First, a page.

I'm not a fan of grading draft classes after one year in the league, so I decided to piggyback on the idea of my colleague Erik Frenz. He waits three seasons, and then goes back to the draft class and assesses its value.
With some draft selections, patience is the key. Not every player is going to play at Pro Bowl level during their first season, nor are they going to be starters right away. Different circumstances dictate different results. That is exactly why some of the NFL's best players don't rise to the top until later in their careers.
Let's take a look at who earned a passing grade from Seattle's 2010 draft class.
In 2010, newly appointed head coach Pete Carroll and general manager John Schneider had two first-round picks to work with. They were looking to replace seven-time All-Pro Walter Jones at left tackle with one of their first-round selections. Yet they had a hard time deciding which first-round pick would allow them to get their guy.
Ultimately they opted for the best offensive tackle the 2010 draft had to offer. Even though production wasn't instant, Russell Okung has become one of the best left tackles in the NFL. Pro Football Focus graded him out at a plus-25.2, the 10th highest grade they handed out to an offensive tackle last year.
Moreover, he only surrendered two quarterback sacks, two quarterback hits and 14 quarterback hurries in 2012. No other starting left tackle in the league could claim numbers of that stature. Yet his weakness still lies within his inability to play penalty-free football. He was flagged a career high 14 times last year.
However, his astronomical penalty count won't stop me from dishing out high marks overall.
Despite being the second of two first-round picks, safety Earl Thomas may end up being the better of the two selections. Not that it matters, but Thomas has already been selected to two All-Pro teams and has made the Pro Bowl roster twice.
His knack for being sound in coverage and creating turnovers has garnered him the attention he deserves. Against the pass last season, opposing quarterbacks had a quarterback rating of 59.8 when throwing at Thomas. Not to mention they were only able to sneak one touchdown past him.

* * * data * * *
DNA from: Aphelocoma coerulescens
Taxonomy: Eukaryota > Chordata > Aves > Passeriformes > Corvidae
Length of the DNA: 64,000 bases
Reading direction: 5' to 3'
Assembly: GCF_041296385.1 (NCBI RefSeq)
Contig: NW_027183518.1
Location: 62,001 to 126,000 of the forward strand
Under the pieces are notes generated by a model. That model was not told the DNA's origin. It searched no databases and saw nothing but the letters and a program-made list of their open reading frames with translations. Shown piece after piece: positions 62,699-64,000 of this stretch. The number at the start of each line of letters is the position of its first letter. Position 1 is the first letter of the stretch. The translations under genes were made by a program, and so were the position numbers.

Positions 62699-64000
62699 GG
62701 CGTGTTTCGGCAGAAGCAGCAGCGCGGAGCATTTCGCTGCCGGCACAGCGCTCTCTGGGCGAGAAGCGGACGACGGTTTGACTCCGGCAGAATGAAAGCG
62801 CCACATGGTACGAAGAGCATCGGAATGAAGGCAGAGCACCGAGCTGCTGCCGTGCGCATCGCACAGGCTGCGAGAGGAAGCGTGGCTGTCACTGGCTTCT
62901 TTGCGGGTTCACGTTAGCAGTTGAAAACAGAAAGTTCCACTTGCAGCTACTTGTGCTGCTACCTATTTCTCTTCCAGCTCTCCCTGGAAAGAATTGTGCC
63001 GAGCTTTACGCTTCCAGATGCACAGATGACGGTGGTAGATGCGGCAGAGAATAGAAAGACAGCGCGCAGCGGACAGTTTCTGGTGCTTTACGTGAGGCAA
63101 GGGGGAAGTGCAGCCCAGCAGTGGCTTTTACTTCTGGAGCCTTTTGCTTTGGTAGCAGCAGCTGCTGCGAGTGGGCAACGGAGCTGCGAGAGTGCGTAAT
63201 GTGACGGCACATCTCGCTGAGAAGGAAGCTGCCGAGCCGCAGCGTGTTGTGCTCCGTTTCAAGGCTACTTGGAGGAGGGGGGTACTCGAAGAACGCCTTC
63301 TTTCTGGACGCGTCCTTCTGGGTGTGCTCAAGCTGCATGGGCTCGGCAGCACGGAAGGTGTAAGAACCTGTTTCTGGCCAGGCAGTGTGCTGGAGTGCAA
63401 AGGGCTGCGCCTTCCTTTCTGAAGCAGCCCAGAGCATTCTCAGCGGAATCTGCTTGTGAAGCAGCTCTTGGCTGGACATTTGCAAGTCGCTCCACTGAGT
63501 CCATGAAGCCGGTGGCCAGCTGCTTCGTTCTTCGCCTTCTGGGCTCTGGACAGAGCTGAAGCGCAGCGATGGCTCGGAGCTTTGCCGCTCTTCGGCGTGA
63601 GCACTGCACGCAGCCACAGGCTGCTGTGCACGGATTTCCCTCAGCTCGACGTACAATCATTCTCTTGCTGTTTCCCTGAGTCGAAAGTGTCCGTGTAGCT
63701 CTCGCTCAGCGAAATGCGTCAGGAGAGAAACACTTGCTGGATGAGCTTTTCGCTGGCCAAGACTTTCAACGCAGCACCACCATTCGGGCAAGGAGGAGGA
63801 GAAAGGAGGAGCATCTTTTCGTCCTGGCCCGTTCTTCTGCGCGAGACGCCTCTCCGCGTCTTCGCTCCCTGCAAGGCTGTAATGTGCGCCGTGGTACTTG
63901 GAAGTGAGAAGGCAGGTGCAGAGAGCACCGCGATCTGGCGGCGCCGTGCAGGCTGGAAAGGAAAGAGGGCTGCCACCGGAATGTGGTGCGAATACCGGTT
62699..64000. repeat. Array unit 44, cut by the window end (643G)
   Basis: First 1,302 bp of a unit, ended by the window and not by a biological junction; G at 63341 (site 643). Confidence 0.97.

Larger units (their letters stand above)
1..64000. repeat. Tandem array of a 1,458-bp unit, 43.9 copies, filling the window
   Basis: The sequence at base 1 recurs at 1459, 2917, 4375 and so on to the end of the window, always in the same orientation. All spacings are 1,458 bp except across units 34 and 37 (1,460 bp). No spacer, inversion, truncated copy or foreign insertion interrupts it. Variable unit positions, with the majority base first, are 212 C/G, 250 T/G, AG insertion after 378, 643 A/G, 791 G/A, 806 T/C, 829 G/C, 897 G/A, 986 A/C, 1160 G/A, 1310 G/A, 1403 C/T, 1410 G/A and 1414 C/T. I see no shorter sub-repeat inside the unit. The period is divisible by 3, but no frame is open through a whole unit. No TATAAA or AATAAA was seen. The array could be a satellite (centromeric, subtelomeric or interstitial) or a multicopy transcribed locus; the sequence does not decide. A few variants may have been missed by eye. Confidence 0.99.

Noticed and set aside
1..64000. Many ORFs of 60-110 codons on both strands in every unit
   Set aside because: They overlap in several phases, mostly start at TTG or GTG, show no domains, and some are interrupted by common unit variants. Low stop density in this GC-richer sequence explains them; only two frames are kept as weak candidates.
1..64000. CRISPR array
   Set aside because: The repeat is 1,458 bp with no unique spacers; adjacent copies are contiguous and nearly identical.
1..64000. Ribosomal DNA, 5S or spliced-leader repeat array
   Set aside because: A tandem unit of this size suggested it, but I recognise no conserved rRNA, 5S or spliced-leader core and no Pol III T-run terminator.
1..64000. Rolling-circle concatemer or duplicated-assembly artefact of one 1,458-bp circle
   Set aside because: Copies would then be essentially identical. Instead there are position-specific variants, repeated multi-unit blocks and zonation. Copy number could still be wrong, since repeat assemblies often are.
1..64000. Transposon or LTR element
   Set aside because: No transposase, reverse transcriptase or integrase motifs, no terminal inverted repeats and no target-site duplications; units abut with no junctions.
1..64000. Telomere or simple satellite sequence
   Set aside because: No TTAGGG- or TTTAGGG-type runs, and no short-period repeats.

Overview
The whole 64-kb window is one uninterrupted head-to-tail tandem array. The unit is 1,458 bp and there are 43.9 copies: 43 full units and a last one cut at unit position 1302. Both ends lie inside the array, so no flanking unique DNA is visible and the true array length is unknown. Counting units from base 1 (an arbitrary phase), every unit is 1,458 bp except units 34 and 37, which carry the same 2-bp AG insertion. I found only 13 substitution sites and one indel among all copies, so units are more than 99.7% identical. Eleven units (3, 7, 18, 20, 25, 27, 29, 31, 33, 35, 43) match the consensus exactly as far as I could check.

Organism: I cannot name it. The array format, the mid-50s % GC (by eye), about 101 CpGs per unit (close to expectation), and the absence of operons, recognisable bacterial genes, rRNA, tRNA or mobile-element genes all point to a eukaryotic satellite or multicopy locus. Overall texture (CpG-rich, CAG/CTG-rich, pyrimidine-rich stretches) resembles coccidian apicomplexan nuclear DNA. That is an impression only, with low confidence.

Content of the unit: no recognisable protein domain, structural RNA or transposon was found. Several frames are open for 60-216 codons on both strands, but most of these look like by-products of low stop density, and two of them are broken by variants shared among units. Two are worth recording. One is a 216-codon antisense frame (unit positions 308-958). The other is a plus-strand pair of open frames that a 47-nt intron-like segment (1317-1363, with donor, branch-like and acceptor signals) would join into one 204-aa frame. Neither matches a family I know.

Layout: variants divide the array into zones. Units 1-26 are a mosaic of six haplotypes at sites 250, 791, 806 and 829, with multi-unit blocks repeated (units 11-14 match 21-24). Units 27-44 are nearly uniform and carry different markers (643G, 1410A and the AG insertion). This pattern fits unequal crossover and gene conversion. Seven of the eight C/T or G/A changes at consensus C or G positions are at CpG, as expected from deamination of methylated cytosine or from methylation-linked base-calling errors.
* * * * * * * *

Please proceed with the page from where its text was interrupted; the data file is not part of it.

Meanwhile he snatched five interceptions out of the air and returned one for a score. To go along with the five interceptions, he broke up nine passes through the air and forced one fumble. Sensational numbers across the board for the former Texas Longhorn.
Like Okung, his outstanding play probably deserves even more recognition than it already gets.
Despite the slow start to his career in 2010 and 2011, things really picked up for former second-round pick Golden Tate in 2012. Tate can thank quarterback Russell Wilson for jump starting his career after the two players seemed totally in sync all season long.
Over the course of Tate's first two years in the league, he was only able to find the end zone three times. Last year alone, he and Wilson were able to hook up a team high seven times for touchdowns. It's also worth noting that Tate was targeted 77 times, the second highest number on the team behind fellow wideout Sidney Rice.
So it's easy to see that being a rookie in 2010 and not being on the same page as Tarvaris Jackson in 2011 may have temporarily stunted Tate's growth. Yet the wide receiver's future is looking brighter than ever as the Seahawks continue to add valuable weapons.
Expect Tate to draw even more favorable matchups with Percy Harvin now manning the slot.